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Garra imberba GARMAN, 1912

October 20th, 2014 — 10:30am

This species can be distinguished from congeners inhabiting the Red River basin in Yunnan province, China, by the following combination of characters: no barbels; 46-52 lateral line scales; 16 circumpeduncular scales; pharyngeal teeth in 3 rows, 2.4.5-5.4.2; snout rounded, no secondary rostrum, no longitudinal…

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Garra rotundinasus (ZHANG, 2006)

October 20th, 2014 — 9:46am

Prior to its description, G. rotundinasus was considered to represent the congener G. gravleyi, but the latter is now accepted to occur only in the Salween and Manipur river basins. These two are separated from all other Garra species in China and Southeast Asia by possession of a weakly-devel…

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Garra bispinosa ZHANG, 2005

October 19th, 2014 — 3:34pm

G. bispinosa can be distinguished from all other congeners in Southeast Asia and China by the following combination of characters: a conspicuous, quadrate, anteriorly-directed proboscis orientated ventrally against the snout and anteriorly adorned with a single, large, uniscupid, acanthoid tubercle on the distal tip of each lobe; snout with a deep groove across its tip to form a transverse lobe; 34-35 lateral…

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Folifer brevifilis (PETERS, 1881)

October 19th, 2014 — 1:33pm

This species is widely-distributed in the Mekong river system in Thailand, Laos, and Vietnam, Salween and Ayeyarwaddy rivers in southern China, Myanmar, and Thailand, plus various smaller basins in Vietnam and China. It has also been recorded from the islands of Hainan and Hong Kong.

Type locality is given as ‘China: sent from Hong Kong’.

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Elopichthys bambusa (RICHARDSON, 1845)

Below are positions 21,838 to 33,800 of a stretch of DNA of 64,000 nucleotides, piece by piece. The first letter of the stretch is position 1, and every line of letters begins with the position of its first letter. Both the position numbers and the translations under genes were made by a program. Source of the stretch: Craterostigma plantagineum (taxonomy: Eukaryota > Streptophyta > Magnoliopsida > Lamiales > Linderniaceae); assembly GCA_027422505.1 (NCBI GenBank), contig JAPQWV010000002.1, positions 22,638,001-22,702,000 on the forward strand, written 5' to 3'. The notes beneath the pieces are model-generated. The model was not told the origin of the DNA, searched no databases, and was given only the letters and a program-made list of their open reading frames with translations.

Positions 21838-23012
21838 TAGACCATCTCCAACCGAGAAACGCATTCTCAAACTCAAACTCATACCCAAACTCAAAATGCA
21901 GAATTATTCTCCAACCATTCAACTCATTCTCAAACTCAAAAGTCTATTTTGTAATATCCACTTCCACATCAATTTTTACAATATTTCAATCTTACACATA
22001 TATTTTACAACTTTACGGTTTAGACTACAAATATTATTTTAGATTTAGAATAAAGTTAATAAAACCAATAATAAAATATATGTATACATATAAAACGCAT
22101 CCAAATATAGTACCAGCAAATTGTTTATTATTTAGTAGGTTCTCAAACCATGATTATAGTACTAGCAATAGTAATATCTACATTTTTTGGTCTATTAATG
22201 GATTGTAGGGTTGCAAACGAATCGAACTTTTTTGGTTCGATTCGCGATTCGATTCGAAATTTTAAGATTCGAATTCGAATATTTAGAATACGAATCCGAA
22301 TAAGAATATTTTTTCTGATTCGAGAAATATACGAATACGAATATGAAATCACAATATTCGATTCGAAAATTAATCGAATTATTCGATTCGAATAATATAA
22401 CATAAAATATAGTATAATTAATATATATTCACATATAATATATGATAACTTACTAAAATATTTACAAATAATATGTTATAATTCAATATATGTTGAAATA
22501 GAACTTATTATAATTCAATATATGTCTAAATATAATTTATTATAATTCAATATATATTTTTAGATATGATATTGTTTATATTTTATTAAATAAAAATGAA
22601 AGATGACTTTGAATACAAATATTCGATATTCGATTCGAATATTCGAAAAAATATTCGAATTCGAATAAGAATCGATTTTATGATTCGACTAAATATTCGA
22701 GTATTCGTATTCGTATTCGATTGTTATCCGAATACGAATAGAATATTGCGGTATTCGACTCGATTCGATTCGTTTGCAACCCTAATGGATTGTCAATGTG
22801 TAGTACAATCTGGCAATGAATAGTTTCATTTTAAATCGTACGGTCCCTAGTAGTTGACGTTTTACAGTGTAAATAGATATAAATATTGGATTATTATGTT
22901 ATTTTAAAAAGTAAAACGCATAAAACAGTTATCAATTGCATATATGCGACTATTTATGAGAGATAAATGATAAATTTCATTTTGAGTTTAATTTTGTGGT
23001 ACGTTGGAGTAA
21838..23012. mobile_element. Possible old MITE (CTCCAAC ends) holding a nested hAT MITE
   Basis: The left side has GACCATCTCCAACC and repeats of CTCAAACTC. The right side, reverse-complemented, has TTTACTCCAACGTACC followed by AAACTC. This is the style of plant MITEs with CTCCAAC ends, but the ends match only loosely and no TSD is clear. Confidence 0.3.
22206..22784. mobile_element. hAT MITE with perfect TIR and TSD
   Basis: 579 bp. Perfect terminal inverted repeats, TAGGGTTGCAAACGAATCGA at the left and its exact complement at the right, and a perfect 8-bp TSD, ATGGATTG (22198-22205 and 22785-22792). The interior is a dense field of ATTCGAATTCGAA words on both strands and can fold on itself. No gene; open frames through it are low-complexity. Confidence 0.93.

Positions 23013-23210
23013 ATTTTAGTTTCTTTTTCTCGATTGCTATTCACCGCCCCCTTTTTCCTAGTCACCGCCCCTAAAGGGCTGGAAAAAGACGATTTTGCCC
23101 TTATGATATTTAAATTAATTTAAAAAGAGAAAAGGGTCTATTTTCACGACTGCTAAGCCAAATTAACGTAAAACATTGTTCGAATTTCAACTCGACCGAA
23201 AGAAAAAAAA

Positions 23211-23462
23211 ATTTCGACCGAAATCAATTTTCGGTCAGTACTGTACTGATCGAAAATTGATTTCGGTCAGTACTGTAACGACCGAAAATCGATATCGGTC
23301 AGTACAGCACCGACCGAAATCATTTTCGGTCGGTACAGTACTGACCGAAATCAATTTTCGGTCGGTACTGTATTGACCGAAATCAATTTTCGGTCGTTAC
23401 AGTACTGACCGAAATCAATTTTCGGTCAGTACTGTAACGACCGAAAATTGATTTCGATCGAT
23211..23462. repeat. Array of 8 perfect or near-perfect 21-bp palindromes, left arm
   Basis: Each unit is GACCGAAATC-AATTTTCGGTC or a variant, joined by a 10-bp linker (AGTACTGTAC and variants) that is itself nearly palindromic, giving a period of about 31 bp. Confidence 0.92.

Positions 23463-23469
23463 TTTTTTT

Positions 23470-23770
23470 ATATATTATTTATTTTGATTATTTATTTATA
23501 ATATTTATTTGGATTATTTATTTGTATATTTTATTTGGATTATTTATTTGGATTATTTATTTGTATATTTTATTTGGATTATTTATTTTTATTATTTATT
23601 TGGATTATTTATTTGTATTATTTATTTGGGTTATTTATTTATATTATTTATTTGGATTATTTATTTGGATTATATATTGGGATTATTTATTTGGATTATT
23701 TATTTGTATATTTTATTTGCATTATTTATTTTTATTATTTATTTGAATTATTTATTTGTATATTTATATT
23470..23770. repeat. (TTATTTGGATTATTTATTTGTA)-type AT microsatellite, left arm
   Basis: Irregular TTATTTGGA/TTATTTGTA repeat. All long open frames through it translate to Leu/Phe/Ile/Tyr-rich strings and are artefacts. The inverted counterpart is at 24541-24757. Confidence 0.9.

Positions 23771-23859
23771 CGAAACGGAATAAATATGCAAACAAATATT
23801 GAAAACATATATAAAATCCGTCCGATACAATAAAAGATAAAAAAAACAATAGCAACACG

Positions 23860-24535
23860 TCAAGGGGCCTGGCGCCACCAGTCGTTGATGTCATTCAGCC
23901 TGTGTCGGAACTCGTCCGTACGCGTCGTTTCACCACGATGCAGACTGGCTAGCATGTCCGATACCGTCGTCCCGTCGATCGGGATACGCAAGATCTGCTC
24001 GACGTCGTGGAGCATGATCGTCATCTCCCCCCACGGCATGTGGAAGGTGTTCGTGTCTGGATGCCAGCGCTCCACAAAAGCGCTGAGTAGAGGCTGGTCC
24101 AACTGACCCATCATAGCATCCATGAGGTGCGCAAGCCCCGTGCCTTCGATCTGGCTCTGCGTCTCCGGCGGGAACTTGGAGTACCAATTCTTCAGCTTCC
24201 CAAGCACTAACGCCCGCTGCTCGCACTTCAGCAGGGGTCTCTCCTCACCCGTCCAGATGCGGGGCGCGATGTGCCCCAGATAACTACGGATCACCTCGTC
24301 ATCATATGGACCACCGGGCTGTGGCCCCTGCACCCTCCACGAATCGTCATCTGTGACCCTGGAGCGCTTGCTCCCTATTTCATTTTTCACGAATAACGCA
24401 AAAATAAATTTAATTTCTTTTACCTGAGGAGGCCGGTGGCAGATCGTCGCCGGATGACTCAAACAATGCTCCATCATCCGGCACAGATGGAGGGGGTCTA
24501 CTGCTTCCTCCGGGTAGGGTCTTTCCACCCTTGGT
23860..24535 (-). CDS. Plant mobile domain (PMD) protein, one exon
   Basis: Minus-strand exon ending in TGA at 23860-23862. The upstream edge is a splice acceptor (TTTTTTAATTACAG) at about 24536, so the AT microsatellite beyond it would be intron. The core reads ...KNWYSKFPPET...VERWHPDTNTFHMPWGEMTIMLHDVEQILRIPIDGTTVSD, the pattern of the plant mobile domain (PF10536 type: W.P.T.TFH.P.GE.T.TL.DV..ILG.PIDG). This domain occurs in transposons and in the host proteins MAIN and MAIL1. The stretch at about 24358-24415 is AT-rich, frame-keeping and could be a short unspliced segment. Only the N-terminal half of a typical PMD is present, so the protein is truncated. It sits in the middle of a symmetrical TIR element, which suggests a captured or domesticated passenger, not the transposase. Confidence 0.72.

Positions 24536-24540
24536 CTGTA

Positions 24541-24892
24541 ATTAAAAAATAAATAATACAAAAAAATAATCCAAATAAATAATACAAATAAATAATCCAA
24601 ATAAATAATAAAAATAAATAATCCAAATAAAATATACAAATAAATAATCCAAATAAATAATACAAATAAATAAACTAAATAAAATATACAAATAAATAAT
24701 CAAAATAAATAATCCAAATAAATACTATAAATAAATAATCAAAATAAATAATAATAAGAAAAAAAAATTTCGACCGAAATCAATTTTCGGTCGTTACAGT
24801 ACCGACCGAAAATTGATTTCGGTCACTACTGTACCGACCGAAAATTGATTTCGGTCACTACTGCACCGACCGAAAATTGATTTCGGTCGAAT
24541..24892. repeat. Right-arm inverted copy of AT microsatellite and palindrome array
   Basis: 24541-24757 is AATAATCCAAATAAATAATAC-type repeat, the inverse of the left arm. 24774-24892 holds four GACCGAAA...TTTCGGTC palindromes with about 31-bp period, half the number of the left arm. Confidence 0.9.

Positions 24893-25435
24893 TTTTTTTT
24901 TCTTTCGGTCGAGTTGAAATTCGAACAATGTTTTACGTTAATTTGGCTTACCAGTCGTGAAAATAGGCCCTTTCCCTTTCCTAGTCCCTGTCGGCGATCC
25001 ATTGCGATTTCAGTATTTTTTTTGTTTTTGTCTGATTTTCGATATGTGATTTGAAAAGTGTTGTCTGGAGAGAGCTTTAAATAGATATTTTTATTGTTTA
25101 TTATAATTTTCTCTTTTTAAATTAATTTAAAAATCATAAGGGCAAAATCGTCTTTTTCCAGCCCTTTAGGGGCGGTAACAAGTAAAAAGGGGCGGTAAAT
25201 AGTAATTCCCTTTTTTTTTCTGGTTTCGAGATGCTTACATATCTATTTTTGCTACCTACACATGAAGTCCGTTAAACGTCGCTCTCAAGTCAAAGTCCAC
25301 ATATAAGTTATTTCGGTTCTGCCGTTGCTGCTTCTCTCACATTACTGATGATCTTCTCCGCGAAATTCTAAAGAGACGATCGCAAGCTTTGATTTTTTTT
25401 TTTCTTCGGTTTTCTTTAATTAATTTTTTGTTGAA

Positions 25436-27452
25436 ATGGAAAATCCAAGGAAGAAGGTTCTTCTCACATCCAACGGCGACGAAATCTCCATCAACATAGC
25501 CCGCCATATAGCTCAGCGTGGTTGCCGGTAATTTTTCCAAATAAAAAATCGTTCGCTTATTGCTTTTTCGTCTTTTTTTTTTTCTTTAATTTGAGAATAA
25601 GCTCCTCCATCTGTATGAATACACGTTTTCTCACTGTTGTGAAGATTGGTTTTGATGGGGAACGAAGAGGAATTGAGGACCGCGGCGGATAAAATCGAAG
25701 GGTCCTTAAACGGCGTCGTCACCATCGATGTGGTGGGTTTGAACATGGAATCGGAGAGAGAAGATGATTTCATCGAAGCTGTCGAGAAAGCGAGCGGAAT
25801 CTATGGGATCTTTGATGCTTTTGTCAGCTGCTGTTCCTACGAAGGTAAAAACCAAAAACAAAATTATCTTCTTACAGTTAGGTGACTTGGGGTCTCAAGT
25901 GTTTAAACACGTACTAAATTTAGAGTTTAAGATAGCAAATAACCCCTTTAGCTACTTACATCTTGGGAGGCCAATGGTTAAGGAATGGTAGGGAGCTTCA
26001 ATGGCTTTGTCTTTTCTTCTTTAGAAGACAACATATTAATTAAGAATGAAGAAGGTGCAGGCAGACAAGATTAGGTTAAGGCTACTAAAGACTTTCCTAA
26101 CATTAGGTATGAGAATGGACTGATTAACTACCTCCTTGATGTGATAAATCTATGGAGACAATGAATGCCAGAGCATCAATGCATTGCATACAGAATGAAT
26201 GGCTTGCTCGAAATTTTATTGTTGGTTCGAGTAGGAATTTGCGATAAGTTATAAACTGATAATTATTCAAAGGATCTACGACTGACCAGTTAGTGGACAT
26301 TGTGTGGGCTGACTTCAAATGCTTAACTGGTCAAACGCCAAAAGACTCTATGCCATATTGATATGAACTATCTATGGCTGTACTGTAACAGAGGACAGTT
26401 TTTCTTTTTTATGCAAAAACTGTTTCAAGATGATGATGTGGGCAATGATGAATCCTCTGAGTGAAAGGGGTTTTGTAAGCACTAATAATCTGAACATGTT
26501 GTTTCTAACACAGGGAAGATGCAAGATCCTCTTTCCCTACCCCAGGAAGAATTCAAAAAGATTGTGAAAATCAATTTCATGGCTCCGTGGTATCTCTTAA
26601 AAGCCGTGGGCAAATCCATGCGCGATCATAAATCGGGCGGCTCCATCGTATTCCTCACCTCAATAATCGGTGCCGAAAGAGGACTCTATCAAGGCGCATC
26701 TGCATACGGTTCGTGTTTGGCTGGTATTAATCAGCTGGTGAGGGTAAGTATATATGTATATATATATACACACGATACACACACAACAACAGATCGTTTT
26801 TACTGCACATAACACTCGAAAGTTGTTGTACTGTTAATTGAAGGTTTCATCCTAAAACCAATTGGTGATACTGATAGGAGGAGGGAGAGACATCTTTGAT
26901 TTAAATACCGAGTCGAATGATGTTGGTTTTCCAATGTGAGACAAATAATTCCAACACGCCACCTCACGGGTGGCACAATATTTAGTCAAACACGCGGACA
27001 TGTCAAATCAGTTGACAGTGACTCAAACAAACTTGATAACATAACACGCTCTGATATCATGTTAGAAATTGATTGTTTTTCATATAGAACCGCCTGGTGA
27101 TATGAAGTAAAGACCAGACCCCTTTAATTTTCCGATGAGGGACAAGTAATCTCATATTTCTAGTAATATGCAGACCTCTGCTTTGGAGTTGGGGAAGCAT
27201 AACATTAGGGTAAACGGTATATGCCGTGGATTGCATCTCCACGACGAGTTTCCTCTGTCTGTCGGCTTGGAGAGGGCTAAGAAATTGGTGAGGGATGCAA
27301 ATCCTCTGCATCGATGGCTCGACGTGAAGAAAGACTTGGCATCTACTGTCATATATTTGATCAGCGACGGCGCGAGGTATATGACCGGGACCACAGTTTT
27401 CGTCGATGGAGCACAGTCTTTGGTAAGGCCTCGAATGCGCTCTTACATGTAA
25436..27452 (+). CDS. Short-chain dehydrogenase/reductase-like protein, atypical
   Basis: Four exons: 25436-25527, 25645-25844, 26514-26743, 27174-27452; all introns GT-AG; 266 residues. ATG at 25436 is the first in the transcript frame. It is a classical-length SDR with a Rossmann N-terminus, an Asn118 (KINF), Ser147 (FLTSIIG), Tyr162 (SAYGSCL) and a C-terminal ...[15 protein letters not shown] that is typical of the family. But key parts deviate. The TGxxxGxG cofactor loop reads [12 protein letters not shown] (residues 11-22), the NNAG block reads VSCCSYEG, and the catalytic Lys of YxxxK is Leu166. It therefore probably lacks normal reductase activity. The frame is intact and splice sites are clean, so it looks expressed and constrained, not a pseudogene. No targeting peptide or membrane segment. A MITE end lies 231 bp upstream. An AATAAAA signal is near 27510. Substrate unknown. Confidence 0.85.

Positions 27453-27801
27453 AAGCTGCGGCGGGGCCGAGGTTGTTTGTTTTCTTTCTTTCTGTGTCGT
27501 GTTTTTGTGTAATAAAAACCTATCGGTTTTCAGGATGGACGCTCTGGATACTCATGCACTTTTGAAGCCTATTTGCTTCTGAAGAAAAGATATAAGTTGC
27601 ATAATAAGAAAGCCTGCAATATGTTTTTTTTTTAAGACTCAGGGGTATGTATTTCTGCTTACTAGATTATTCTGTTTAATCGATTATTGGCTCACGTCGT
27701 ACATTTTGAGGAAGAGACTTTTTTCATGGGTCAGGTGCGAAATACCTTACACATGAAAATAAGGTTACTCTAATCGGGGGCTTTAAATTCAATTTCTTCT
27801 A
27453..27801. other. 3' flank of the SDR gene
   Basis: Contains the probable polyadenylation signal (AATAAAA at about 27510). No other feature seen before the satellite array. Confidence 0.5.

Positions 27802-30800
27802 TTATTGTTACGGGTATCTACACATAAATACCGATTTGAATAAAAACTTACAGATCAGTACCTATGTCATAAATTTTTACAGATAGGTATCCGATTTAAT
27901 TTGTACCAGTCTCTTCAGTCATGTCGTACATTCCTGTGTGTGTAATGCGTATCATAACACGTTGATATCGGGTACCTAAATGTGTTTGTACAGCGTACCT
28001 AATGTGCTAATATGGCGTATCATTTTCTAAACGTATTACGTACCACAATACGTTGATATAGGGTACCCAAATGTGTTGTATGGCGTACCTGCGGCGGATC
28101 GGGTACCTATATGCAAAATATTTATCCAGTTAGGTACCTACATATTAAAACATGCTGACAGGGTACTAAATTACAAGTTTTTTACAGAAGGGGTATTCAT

October 18th, 2014 — 8:29pm

The adult size and power of this impressive predator preclude it from consideration as an aquarium species, but young individuals are nevertheless available in the ornamental trade on an irregular basis therefore it is included here.

It is an entirely unsuitable choice for the home aquarium and the majority of zoos and public aquaria would probably struggle to maintain it in adequate conditions.

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Ctenopharyngodon idella (VALENCIENNES, 1844)

Grass Carp

September 30th, 2014 — 12:57pm

Despite being a wholly unsuitable aquarium subject, C. idella is often traded as such, with an albino form having been developed specifically for the ornamental market.

Individuals which have outgrown their aquarium or pond should never be released into natural waters, either, since this species has proven capable of causing serious environmental damage under a wide range of climatic conditions.

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Acrossocheilus monticola (GÜNTHER, 1888)

August 23rd, 2014 — 6:30pm

Apparently endemic to the upper Yangtze River basin, China.

Type locality is ‘mountain-stream fiowing into the Ichang gorge of the Yangtsze River’.

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Acrossocheilus parallens (NICHOLS, 1931)

August 23rd, 2014 — 4:34pm

Members of the genus are characterised by possessing a particular number of dark vertical bar on each flank, and A. parallens belongs to a group of species with five or six such bars, each of which is two scales in width. Congeners sharing this pattern include A. fasciatus, A. hemispinus (in juveniles only), A. jishouensis, A. kreyenbergii, A. paradoxus, A. spinifer, A. wenchowensis, and A. wuyiensis.

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Acrossocheilus beijiangensis WU & LIN, 1977

August 23rd, 2014 — 4:13pm

Recorded from Fujian, Guangdong, and Guangxi provinces in southwestern China, plus the islands of Hainan and Hong Kong.

Type locality is ‘Lian-Xian and Yang-Shan, Guangdong, China’, corresponding to the Bei River drainage.

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Acrossocheilus iridescens (NICHOLS & POPE, 1927)

August 23rd, 2014 — 1:45pm

A. iridescens and its closest relative A. longipinnis can be distinguished from all other barred species of Acrossocheilus by the following characters: wider (vs. narrower) black vertical bars on the flank in adults, each five to eight (vs. no more than four) scales in width; a horse-shoe shaped (vs. arched) mouth gape; rostral barbel located posteriorly (vs. anteriorly) to a horizontal line through the anteriormost margin of the lower jaw; two postlabial grooves extending anteromedially beyond (vs. away from) a horizontal line through the roots of the rostral barbels.

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